“How to translate new insights in MS into clinical practice” Istanbul, Turkey

2013 CME Annual meeting in multiple sclerosis
“How to translate new insights
in MS into clinical practice”
Istanbul, Turkey
Highlights: May/June 2013
More than 400 delegates from all over the world gathered at the Ceylan Intercontinental Hotel in Istanbul, Turkey, to listen
to a distinguished faculty discuss the latest advances in multiple sclerosis (MS) research and how these new insights can be
translated into clinical practice and improved patient outcomes.
Professor Giancarlo Comi, President of the Scientific Committee of the Serono Symposia International Foundation, opened the
meeting, “How to translate new insights in MS into clinical practice”, by welcoming the participants and giving an overview
of the purposes and activities of the foundation. Following Professor Comi, Professor David Bates, co-chair of the meeting,
welcomed the first speaker.
SESSION I: MS before MS – differential diagnosis
SESSION II: Treatment issues management today – part 1
SESSION III: Treatment issues management today – part 2
SESSION IV: How to implement recovery processes and brain plasticity
SESSION V: Genetics – genomics – proteomics
SESSION VI: Paediatric MS
David Bates (Chair)
Department of Neurology
Royal Victoria Infirmary
Newcastle upon Tyne, UK
Magnhild Sandberg-Wollheim (Chair)
Department of Neurology
Lund University Hospital
Lund, Sweden
Marco Bacigaluppi
Neuroimmunology Unit
Department of Neurology
Institute of Experimental Neurology
Vita-Salute San Raffaele University
Milan, Italy
Giancarlo Comi
Department of Neurology
Institute of Experimental Neurology
Vita-Salute San Raffaele University
Milan, Italy
Angelo Ghezzi
Multiple Sclerosis Centre
Gallarate Hospital
Gallarate, Italy
Gavin Giovannoni
Department of Neurology
The Royal London Hospital
Whitechapel, London, UK
Douglas Goodin
UCSF Multiple Sclerosis Center
University of California San Francisco
San Francisco, CA, USA
David Hafler
Department of Neurology
Yale School of Medicine
New Haven, CT, USA
Hans-Peter Hartung
Department of Neurology
Heinrich-Heine University
Düsseldorf, German
Ludwig Kappos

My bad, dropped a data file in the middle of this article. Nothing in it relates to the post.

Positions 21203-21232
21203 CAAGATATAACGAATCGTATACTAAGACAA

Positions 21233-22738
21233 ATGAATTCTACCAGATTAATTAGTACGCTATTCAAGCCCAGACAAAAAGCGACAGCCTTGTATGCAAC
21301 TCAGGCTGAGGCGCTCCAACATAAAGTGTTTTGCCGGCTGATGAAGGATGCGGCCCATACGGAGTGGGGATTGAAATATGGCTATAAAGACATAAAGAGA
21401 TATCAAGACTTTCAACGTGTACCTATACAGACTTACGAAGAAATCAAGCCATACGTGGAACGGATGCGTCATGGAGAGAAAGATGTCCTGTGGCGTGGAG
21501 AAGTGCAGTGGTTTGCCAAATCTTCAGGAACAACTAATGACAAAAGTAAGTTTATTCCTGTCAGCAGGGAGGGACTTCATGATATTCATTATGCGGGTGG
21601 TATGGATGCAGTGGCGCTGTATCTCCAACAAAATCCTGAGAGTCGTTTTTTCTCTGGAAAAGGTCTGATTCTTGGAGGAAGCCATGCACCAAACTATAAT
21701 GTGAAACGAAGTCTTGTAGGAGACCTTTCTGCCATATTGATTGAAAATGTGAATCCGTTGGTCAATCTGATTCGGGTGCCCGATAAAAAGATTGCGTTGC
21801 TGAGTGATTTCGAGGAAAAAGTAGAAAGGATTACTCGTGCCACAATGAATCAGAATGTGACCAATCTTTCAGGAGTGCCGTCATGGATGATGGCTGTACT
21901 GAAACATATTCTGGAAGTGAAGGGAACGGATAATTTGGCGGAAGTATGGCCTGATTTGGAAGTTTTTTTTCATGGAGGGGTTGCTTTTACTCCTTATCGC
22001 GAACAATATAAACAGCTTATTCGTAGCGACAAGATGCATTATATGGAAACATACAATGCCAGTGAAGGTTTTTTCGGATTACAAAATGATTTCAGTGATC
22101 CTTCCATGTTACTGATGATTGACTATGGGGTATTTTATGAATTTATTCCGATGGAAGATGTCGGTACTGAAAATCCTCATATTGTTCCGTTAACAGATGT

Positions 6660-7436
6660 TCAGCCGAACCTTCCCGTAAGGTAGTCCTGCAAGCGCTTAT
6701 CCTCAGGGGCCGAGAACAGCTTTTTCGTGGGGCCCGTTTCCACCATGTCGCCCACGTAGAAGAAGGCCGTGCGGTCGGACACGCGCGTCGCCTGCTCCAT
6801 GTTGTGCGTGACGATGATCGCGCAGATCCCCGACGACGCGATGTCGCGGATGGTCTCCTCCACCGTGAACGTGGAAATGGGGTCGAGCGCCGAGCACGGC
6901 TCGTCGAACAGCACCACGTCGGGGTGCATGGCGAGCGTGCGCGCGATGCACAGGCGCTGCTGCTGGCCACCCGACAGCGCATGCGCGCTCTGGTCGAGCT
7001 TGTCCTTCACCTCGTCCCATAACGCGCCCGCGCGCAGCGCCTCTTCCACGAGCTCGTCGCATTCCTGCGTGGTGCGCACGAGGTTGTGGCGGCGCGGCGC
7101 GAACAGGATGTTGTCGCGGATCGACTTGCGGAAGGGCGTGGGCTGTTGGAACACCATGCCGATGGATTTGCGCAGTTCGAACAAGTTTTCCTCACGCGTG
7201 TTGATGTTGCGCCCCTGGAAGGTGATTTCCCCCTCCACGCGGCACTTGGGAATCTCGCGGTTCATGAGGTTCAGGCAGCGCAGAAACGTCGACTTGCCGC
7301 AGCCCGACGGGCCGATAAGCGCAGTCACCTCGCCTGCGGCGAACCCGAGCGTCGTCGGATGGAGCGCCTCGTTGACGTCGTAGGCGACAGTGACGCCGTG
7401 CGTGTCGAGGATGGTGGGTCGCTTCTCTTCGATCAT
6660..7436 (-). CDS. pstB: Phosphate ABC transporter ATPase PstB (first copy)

Neurology and Department of
University Hospital Basel
Basel, Switzerland
Rana Karabudak
University Hospital Department of
Neuroimmunology Unit
Ankara, Turkey
Dawn Langdon
Department of Psychology
Royal Holloway
University of London
London, UK
Elia Stupka
Unit Center for Translational
Genomics and Bioinformatics
San Raffaele Scientific Institute
Milan, Italy
Xavier Montalban
Multiple Sclerosis Center of
Unit of Clinical Neuroimmunology
Vall d’Hebron University Hospital
Barcelona, Spain
Silvia Tenembaum
Department of Neurology
National Pediatric Hospital –
“Dr Juan Garrahan”
Buenos Aires, Argentina
Jorge Oksenberg
Department of Neurology
University of California at San
Francisco (UCSF)
San Francisco, CA, USA
Alan J. Thompson
Department of Brain Repair and
Institute of Neurology
University College London
National Hospital for Neurology
and Neurosurgery
London, UK
Peter Rieckmann
Bamberg Hospital and
University of Erlange
Bamberg, Germany
Aksel Siva
Department of Neurology
Cerrahpasa School of Medicine of
Istanbul University
Istanbul, Turkey
Bernd Kieseier
Department of Neurology
Heinrich-Heine University
Düsseldorf, Germany
Jeffrey A. Kleim
School of Biological and
Health Systems Engineering
Arizona State University
Tempe, USA
Maria Pia Sormani
University of Genoa
Genoa, Italy
Unfortunately, Professor Sormani was
unable to attend the meeting
Ann Yeh
Pediatric MS and Demyelinating
Disorders Center
Division of Neurology
Hospital for Sick Children
University of Toronto
Toronto, Canada
Tjalf Ziemssen
MS Center Dresden
Neurological University Clinic
Dresden, Germany
SESSION I: MS before MS –
differential diagnosis
behavioural dysfunction, aphasia and seizure, and death in weeks
or months. Typical MRI findings on T1-weighted images show
lesions with alternating concentric rings of active demyelination.9
Marburg’s disease is a very severe fulminating monophasic
condition, characterized by overwhelming attacks and death within
a few weeks. Immediate, aggressive treatment is required, for
example, with mitoxantrone.
Early diagnosis (RIS/CIS)
Professor X. Montalban opened with an overview of two difficultto-diagnose early conditions, radiologically isolated syndrome
(RIS) and clinically isolated syndrome (CIS). Overall, about 85% of
patients with multiple sclerosis (MS) initially present with CIS,1,2
which describes the first clinical manifestation of inflammation or
demyelination in the central nervous system (CNS).
Paediatric acute disseminated encephalomyelitis (ADEM) is a
multifocal, clinical CNS event caused by presumed inflammatory
demyelination and characterized by encephalopathy that cannot be
explained by fever. Brain MRI shows diffuse, bilateral lesions; T1
hypointense lesions in the white matter are rare, while deep grey
matter lesions in the thalamus or basal ganglia can be present. A
diagnostic algorithm for differential diagnosis of ADEM and MS has
been constructed.10
Preclinical MS (or RIS) describes asymptomatic lesions typical of
MS found on a magnetic resonance imaging (MRI) scan that has
been performed for other reasons, most commonly for headache.3
The real prevalence of subclinical MS is a matter of debate, with
historical autopsy studies from undiagnosed individuals showing a
prevalence of ~0.1%,4-6 while MRI studies have shown that 0.06%
of healthy individuals had definite demyelination suggestive of MS
(rising to 11% among asymptomatic siblings of patients with MS).7
In a systematic review of RIS cohorts, approximately two-thirds of
patients showed radiological progression, and one third developed